‘£20 a week is about two hours’ extra work every week. We will be seeing what we can do to help people secure those extra hours’
Universal Credit claimants should work more hours to make up for the looming £20-a-week cut to their payments, a Cabinet minister says.
Rejecting widespread criticism of the move – predicted to plunge half million more people into poverty – Thérèse Coffey pointed to “record numbers of vacancies”, as the UK emerges from the COVID パンデミック.
“I’m conscious that £20 a week is about two hours’ extra work every week,” the work and pensions secretary said.
“We will be seeing what we can do to help people perhaps secure those extra hours, but ideally also to make sure they’re also in a place to get better paid jobs as well.”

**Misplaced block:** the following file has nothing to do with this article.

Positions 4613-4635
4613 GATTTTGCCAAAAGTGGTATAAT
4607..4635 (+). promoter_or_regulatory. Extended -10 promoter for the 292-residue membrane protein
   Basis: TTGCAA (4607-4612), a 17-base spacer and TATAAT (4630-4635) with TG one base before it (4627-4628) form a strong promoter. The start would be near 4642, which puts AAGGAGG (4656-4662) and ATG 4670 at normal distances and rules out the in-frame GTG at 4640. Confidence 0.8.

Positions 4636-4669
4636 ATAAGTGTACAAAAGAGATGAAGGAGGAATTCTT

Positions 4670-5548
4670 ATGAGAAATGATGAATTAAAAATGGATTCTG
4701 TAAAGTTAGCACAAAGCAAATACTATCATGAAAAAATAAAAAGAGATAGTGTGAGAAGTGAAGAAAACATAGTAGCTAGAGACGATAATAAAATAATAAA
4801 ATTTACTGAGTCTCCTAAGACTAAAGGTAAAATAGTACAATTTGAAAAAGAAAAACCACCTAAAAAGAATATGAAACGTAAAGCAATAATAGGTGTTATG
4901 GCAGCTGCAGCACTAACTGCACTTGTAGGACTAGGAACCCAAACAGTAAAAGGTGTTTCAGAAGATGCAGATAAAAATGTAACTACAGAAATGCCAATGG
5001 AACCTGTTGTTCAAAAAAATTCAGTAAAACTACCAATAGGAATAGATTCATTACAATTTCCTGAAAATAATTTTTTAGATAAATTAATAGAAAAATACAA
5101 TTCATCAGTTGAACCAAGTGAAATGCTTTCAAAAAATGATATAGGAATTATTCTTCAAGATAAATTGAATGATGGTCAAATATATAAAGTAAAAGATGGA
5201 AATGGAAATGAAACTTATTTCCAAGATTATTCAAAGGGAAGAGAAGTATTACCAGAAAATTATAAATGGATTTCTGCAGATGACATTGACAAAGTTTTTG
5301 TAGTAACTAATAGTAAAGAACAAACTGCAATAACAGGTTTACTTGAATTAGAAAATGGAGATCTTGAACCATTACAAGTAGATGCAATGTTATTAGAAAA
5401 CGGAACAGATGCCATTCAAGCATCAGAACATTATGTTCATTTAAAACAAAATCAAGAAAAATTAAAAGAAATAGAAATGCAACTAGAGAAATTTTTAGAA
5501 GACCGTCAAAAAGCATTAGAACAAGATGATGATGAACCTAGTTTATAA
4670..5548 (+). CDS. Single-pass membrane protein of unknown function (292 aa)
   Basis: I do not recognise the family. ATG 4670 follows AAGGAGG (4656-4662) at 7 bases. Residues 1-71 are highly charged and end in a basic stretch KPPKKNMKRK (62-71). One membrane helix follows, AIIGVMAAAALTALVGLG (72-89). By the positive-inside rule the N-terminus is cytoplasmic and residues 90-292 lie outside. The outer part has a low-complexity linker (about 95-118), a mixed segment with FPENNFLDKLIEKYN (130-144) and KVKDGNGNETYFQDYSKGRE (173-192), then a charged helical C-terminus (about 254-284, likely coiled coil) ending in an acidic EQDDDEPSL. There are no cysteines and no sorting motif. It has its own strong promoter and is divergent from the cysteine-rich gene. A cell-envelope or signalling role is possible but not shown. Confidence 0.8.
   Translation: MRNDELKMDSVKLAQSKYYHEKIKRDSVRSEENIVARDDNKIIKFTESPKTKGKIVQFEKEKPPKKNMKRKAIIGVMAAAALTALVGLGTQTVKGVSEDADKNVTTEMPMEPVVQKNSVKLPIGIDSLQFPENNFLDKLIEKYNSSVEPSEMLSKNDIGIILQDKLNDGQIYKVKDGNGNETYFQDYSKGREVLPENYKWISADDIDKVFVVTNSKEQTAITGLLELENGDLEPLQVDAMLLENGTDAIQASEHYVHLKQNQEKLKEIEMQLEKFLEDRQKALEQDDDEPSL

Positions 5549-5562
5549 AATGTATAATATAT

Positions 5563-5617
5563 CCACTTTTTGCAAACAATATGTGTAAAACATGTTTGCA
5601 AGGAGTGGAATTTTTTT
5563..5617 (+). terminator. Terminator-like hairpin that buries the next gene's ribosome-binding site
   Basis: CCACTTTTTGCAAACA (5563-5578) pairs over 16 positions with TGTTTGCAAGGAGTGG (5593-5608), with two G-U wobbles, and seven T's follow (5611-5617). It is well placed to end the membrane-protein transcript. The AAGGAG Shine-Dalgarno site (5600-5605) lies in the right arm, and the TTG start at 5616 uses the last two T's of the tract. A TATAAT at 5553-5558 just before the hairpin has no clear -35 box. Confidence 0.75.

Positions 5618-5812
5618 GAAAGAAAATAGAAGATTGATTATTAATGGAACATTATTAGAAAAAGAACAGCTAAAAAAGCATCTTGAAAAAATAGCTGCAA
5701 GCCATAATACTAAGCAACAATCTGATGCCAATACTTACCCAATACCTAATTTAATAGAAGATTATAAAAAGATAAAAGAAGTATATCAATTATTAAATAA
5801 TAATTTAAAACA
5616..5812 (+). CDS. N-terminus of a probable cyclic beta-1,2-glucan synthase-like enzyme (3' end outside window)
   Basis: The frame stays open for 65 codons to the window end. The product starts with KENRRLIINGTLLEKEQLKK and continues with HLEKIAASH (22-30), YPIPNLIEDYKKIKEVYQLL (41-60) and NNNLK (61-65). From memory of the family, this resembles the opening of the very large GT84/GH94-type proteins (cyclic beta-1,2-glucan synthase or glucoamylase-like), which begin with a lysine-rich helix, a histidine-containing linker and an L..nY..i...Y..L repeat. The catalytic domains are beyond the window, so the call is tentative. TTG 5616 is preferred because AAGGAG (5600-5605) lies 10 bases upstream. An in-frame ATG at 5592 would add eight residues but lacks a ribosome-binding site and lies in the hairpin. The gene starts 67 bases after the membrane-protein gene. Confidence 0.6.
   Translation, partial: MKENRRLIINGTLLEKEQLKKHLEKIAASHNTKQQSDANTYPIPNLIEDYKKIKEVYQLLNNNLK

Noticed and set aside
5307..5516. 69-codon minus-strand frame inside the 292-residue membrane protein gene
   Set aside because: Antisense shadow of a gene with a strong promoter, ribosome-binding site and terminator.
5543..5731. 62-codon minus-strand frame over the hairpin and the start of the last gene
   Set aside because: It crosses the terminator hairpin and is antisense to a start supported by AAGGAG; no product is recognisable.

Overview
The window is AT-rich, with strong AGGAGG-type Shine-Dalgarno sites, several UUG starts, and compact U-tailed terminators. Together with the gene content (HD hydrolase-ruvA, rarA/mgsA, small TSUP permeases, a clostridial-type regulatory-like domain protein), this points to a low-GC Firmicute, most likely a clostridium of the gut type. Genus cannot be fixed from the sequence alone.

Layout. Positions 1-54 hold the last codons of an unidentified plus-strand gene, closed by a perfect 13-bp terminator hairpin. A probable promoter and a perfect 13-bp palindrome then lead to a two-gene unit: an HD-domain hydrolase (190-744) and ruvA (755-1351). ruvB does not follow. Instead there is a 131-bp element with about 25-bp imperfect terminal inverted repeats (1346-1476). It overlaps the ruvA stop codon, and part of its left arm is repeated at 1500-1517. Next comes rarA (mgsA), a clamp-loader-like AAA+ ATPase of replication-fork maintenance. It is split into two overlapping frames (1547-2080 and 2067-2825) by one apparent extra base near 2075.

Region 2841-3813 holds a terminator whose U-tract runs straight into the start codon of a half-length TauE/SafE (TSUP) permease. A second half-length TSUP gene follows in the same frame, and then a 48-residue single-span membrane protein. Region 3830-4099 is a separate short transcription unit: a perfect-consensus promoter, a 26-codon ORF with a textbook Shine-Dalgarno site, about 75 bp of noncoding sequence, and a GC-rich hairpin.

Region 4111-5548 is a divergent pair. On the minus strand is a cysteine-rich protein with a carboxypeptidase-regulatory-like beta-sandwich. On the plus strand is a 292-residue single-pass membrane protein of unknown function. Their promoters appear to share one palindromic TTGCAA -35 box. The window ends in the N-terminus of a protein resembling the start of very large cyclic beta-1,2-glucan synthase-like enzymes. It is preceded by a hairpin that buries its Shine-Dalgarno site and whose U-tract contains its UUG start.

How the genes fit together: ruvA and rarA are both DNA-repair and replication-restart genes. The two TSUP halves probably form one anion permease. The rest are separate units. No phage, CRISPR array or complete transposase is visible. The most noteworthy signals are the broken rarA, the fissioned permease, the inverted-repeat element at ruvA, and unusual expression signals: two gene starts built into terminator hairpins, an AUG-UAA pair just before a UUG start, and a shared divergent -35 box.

The comments come after an internal Whitehall analysis warned of a “catastrophic” impact from removing the support, including rising homelessness, poverty and foodbank use.
And the claim that the solution is to work harder was made despite Universal Credit being created in order to adjust automatically to reflect someone’s level of earnings.
A government website states: “Your Universal Credit payments will adjust automatically if your earnings change. It doesn’t matter how many hours you work, it’s the actual earnings you receive that count.”
Poverty campaigners have warned the cut – worth £1,040 a year to millions of people – will be the biggest overnight reduction to social security for many decades.
Most families affected have somebody in work, they point out – despite ボリス・ジョンソン’s claim that the move is intended to encourage people into jobs.
だが, defending the cut, to kick-in from the start of October, Ms Coffey pointed to Covid and told BBCブレックファースト: “It’s a temporary uplift recognising the reason that it was introduced is coming to an end.”